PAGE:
Nice try, Donald Trump

“President” Donald Trump is now suggesting he could call a national emergency (perhaps based on his letter to Congress, and that “beautiful” slide deck. But alas, he is wrong about that. Trump stated: “We can call a national emergency because of the security of our country. I haven’t done it. I may do it. We can call a national emergency and do it very quickly.” Wrong.

Trump claimed it was not a threat, but merely stating that he could do it. Trump thinks he can do anything, but he is wrong on this. One, it would be unprecedented for a president to call a national emergency when there is no such thing going on. It would be challenged in court and, unless Chief Justice John Roberts and this Court have checked out, they would declare this unconstitutional in a nanosecond. The Supreme Court has held that specific Trump executive orders were unconstitutional.

A president’s power is not absolute, notwithstanding what any lawyer working for this administration might be telling Trump. During a real time of crisis, the Korean War, President Harry S. Truman attempted to use his extensive executive powers and issued an executive order to seize the steel plants that were having labor issues. In Youngstown Sheet & Tube Co. v. Sawyer, the “Steel Seizure Case,” the Supreme Court held 6-3 that Truman exceeded his authority when he issued an executive order directing the commerce secretary to seize steel mills to avert a strike during the Korean War.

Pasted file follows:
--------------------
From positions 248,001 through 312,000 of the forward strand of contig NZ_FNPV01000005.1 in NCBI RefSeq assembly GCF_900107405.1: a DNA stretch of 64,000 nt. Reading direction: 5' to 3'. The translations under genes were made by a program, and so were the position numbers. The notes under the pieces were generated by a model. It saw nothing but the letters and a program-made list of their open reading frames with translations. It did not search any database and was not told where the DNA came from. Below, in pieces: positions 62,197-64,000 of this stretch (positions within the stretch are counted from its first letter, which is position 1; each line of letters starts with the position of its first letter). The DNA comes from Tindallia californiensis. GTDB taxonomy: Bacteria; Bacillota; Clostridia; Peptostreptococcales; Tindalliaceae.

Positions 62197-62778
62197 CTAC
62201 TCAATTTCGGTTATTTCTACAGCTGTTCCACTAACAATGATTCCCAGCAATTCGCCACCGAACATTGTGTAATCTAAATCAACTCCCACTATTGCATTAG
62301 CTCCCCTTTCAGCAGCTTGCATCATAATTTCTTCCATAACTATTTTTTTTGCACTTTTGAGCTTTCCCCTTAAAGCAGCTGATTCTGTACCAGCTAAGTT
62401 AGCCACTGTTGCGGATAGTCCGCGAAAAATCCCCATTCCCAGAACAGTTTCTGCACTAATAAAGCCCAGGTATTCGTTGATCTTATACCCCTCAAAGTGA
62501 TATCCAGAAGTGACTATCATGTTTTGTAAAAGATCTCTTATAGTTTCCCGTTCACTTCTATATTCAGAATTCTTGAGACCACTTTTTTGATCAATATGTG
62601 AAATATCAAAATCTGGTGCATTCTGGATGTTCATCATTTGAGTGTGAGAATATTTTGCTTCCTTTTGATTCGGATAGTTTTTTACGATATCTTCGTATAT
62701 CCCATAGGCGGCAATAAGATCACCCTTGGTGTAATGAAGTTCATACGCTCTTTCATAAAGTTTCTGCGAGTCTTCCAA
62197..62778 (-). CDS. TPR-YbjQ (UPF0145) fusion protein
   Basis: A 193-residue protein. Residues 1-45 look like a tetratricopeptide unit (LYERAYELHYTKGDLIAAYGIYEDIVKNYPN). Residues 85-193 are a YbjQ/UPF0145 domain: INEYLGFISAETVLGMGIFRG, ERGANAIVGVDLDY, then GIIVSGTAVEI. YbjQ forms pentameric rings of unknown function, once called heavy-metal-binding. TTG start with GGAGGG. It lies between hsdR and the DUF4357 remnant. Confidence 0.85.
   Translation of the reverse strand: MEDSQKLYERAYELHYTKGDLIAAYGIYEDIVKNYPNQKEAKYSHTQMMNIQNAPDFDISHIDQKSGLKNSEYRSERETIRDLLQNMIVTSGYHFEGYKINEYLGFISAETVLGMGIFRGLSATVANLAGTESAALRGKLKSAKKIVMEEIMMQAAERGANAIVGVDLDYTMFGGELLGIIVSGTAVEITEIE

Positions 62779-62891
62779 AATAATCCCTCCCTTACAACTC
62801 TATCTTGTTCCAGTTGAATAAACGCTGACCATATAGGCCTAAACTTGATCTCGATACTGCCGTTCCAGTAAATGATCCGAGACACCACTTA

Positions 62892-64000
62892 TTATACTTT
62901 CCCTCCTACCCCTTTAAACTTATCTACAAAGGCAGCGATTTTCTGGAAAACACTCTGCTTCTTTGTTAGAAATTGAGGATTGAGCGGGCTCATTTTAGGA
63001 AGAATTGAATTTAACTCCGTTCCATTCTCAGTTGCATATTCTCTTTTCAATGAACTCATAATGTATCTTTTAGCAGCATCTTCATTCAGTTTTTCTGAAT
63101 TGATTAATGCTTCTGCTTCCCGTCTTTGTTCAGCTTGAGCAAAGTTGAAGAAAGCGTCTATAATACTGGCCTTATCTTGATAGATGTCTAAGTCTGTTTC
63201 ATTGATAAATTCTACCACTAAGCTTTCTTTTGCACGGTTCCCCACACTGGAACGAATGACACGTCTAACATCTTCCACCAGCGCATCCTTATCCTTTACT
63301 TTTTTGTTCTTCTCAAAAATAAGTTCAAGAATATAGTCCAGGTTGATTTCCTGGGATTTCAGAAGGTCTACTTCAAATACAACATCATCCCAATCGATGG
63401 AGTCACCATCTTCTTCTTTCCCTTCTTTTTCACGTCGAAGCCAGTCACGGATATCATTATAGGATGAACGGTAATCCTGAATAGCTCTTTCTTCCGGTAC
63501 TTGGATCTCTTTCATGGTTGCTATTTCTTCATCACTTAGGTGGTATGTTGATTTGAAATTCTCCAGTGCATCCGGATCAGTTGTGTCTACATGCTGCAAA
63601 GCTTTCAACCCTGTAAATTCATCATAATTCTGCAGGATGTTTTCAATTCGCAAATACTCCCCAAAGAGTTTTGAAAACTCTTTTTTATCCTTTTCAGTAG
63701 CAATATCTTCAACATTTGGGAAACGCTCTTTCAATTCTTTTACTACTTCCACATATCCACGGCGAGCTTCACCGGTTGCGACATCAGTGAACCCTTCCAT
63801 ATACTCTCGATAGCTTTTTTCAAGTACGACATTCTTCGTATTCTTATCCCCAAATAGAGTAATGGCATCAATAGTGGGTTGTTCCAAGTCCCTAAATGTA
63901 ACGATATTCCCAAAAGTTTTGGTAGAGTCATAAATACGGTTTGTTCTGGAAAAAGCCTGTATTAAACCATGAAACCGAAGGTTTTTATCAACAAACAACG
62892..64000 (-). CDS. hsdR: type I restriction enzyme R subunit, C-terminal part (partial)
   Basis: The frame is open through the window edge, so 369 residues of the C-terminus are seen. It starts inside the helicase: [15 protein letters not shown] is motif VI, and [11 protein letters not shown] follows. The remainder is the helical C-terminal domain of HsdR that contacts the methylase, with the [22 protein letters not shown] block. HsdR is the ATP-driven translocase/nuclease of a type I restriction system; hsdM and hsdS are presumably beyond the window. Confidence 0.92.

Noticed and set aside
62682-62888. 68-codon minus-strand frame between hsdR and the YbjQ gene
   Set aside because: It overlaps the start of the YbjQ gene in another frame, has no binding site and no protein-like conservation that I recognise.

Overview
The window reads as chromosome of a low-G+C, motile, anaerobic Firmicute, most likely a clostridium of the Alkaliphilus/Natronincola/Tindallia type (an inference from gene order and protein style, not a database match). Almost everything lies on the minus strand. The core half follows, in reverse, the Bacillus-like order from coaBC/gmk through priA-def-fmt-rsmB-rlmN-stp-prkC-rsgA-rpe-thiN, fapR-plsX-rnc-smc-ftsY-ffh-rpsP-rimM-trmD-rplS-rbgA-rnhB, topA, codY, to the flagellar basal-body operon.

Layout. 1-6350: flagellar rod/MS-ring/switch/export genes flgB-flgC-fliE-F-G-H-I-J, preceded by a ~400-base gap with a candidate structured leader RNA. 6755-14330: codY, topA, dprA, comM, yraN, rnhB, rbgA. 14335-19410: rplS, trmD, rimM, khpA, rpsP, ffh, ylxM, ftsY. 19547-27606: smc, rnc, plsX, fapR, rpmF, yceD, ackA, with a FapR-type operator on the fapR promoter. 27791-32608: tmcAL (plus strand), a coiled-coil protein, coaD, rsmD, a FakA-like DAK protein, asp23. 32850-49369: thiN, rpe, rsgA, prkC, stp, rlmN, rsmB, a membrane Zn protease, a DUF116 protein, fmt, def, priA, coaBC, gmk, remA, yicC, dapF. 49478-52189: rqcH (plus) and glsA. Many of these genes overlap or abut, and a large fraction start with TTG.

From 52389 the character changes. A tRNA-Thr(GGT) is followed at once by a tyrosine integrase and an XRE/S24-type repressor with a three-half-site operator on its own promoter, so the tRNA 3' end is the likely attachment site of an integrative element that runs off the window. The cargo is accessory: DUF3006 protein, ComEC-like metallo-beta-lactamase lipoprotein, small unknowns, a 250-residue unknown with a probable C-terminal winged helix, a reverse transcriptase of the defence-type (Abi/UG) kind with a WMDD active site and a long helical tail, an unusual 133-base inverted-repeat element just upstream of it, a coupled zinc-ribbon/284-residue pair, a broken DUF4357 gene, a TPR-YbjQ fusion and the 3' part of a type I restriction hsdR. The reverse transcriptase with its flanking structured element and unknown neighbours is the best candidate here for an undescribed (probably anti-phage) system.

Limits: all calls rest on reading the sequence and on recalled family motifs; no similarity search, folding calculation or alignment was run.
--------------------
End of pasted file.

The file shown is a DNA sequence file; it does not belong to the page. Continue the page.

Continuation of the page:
In his concurrence, Justice Robert H. Jackson set out the president’s power in three situations: 1) when the president acts in accordance with “an express or implied authorization of Congress,” the president is at his broadest authority; 2) when the president acts without “either a congressional grant or denial of authority,” his power is based only upon reliance of his own independent powers” where there is potential for concurrent authority with Congress; and, 3) when the president acts against the express or implied will of Congress, “his power is at its lowest ebb.”

Jackson found that the seizure by Truman fell within the third category. The Jackson concurrence has subsequently been relied upon when assessing the extent of a president’s authority. We are now talking about a wall with steel made by American steel producers according to Trump and the case that will stop him from a national emergency executive order deals with American steel.